The somewhat narrower Manchin-Toomey bill would extend background checks to all commercial sales, including those at gun shows and over the internet. But that bill has fallen twice to a Senate filibuster, once in 2013 and once in 2015. Only two Republicans who have previously voted in favor of it — Mr. Toomey and Senator Susan Collins of Maine — remain in the Senate today.
Despite those obstacles, the political landscape around gun safety does appear to be changing. The N.R.A. is in a weakened state, mired in internal conflict and facing investigations into possible abuse of its tax-exempt status. The gun safety movement is ascendant, fueled by student activism in the wake of last year’s mass shooting at Marjory Stoneman Douglas High School in Parkland, Fla.
And several newly elected Republicans, including Senators Mitt Romney of Utah and Mike Braun of Indiana, have called for expanded background checks in the wake of the summer shootings. Senator Lindsey Graham, Republican of South Carolina and a close ally of the president, is supporting a different type of gun safety legislation known as a “red flag” bill, and has warned Mr. Trump it was untenable to tell the public there was nothing he could do, “because the shootings are going to keep coming.”
Ms. Collins, who said she has been in frequent contact with the president’s advisers though not Mr. Trump himself, said he is convinced that “there are a lot of responsible, common sense gun safety provisions that could be bundled together that we could pass.”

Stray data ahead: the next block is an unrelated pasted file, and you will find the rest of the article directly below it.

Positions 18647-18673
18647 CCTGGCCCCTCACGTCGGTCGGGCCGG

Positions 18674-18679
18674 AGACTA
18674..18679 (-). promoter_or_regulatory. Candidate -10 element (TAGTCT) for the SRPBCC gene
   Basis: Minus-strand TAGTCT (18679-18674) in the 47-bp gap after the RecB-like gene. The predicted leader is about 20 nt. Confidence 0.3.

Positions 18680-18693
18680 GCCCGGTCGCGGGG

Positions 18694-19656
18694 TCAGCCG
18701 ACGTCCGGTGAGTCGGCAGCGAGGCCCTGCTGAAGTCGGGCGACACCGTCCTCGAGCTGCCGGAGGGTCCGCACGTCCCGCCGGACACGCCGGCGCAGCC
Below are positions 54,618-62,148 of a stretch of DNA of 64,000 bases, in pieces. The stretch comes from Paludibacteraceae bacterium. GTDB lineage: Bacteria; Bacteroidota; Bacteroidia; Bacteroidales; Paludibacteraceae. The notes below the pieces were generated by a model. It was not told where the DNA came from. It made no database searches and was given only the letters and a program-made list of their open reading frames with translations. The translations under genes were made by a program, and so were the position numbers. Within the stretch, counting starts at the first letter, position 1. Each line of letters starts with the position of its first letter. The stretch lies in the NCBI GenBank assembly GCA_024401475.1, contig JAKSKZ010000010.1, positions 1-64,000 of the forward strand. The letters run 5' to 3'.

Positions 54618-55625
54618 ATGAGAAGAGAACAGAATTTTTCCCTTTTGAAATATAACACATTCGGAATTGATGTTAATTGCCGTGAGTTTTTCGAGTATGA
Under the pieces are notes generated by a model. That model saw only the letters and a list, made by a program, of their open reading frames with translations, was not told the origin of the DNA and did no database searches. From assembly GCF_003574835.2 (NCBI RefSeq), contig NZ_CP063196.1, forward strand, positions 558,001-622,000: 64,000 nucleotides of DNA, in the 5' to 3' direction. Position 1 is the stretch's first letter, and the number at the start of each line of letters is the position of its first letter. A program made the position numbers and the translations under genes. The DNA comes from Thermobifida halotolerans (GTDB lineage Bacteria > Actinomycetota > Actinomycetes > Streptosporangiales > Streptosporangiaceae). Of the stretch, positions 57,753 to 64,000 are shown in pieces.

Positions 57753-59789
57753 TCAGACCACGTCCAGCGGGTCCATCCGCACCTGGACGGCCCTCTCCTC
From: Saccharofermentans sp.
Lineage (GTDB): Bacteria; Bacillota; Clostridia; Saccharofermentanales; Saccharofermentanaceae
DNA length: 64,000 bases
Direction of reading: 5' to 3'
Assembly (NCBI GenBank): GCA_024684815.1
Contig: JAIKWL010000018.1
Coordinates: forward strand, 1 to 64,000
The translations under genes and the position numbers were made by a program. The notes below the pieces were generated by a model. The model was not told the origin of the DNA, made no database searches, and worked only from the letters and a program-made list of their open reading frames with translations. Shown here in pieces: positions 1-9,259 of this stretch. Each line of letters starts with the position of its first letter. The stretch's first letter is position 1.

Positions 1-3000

But both Republicans and Democrats agree that nothing will pass without Mr. Trump’s support. The president is said to be reviewing a package of ideas presented to him by White House advisers. But he is keeping his views to himself, and his earlier public statements have been all over the map, in keeping with his history of flip-flops on the gun issue.
At first, after back-to-back massacres in El Paso and Dayton in early August, Mr. Trump said there was “tremendous” support for “really common-sense sensible, important background checks” and bragged that he could overcome the longstanding Washington gridlock on the issue.
“There’s never been a president like President Trump,” he said then.
“At that point, he was positively over the moon about background checks,” said Mr. Murphy, who sponsors the Senate version of the House background checks bill.